The Gershun equation (according to Andre Aleksandrovich Gershun , 1903–1952) relates the scalar and vectorial irradiance to the absorption coefficient  : ${\ displaystyle a}$

${\ displaystyle \ nabla {\ vec {E}} = - a \, E_ {0}.}$

Since the scattering coefficient does not appear in the relationship , the absorption coefficient can be determined  in any radiation distribution - regardless of the scattering - by determining the two irradiance levels: ${\ displaystyle a}$

${\ displaystyle \ Leftrightarrow a = - \, {\ frac {\ nabla {\ vec {E}}} {E_ {0}}}.}$

The spectral irradiance (unit: W m −2 Hz −1 ) indicates which radiation power hits the body at the frequency from the entire half-space per unit area and per unit frequency interval: ${\ displaystyle E _ {\ nu} (\ nu)}$ ${\ displaystyle \ nu}$

${\ displaystyle E _ {\ nu} (\ nu) = \ int \ limits _ {\ text {half-space}} \, L _ {\ Omega \ nu} (\ theta, \ varphi, \ nu) \, \ cos \ theta \, \ mathrm {d} \ Omega.}$

with the spectral radiance ${\ displaystyle L _ {\ Omega \ nu}.}$

## Relationship with other radiometric quantities

 radiometric quantity Symbol a) SI unit description photometric equivalent b) symbol SI unit Radiant flux radiant power, radiant flux, radiant power ${\ displaystyle \ Phi _ {\ mathrm {e}}}$ W ( watt ) Radiant energy through time Luminous flux luminous flux, luminous power ${\ displaystyle \ Phi _ {\ mathrm {v}}}$ lm ( lumens ) Radiant intensity irradiance, radiant intensity ${\ displaystyle I _ {\ mathrm {e}}}$ W / sr Radiation flux through solid angles Luminous intensity luminous intensity ${\ displaystyle I _ {\ mathrm {v}}}$ cd = lm / sr ( candela ) Irradiance irradiance ${\ displaystyle E _ {\ mathrm {e}}}$ W / m 2 Radiation flux through the receiver surface Illuminance illuminance ${\ displaystyle E _ {\ mathrm {v}}}$ lx = lm / m 2 ( lux ) Specific radiation emission current density, radiant exitance ${\ displaystyle M _ {\ mathrm {e}}}$ W / m 2 Radiation flux through the transmitter surface Specific light emission luminous exitance ${\ displaystyle M _ {\ mathrm {v}}}$ lm / m 2 Radiance radiance, radiance, radiance ${\ displaystyle L _ {\ mathrm {e}}}$ W / m 2 sr Radiant intensity through effective transmitter area Luminance luminance ${\ displaystyle L _ {\ mathrm {v}}}$ cd / m 2 Radiant energy amount of radiation, radiant energy ${\ displaystyle Q _ {\ mathrm {e}}}$ J ( joules ) by radiation transmitted energy Amount of light luminous energy, quantity of light ${\ displaystyle Q _ {\ mathrm {v}}}$ lm · s Irradiation irradiation, radiant exposure ${\ displaystyle H _ {\ mathrm {e}}}$ J / m 2 Radiant energy through the receiver surface Exposure luminous exposure ${\ displaystyle H _ {\ mathrm {v}}}$ lx s Radiation yield radiant efficiency ${\ displaystyle \ eta _ {\ mathrm {e}}}$ 1 Radiation flux through absorbed (mostly electrical) power Luminous efficiency (overall) luminous efficacy ${\ displaystyle \ eta _ {\ mathrm {v}}}$ lm / W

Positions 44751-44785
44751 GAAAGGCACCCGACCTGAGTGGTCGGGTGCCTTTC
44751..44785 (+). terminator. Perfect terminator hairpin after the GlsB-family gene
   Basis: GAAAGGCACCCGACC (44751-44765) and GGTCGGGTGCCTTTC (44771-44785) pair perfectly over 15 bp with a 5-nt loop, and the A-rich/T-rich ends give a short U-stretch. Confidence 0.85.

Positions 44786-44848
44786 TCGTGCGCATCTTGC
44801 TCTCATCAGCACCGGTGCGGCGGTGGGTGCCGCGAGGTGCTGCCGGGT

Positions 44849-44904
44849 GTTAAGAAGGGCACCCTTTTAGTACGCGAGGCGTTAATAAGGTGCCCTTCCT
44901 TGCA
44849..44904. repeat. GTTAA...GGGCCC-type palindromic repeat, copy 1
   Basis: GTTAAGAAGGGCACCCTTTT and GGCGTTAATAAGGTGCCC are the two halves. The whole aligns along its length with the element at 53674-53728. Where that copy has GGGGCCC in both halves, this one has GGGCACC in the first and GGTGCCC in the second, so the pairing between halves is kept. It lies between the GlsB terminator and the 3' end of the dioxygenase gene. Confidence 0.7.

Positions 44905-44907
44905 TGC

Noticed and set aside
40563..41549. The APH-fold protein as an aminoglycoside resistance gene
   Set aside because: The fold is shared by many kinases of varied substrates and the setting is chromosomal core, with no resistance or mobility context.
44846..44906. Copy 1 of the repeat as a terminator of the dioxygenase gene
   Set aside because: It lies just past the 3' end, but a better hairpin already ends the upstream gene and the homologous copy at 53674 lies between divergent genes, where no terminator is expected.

a)The index "e" is used to distinguish it from the photometric quantities. It can be omitted.
b)The photometric quantities are the radiometric quantities, weighted with the photometric radiation equivalent K , which indicates the sensitivity of the human eye.

## literature

• DIN-Taschenbuch 22. Units and terms for physical quantities . Beuth Verlag, 1999, ISBN 3-410-14463-3
• Erich Helbig: Basics of light measurement technology . 2nd edition, Akademische Verlagsgesellschaft Geest & Portig K.-G., Leipzig, 1977, DNB 770197817
• Gershun, A. (1936/1939): Svetovoe Pole (English: The Light Field ), Moscow 1936. Translated by P. Moon and G. Timoshenko (1939) in Journal of Mathematics and Physics, 18, 51-151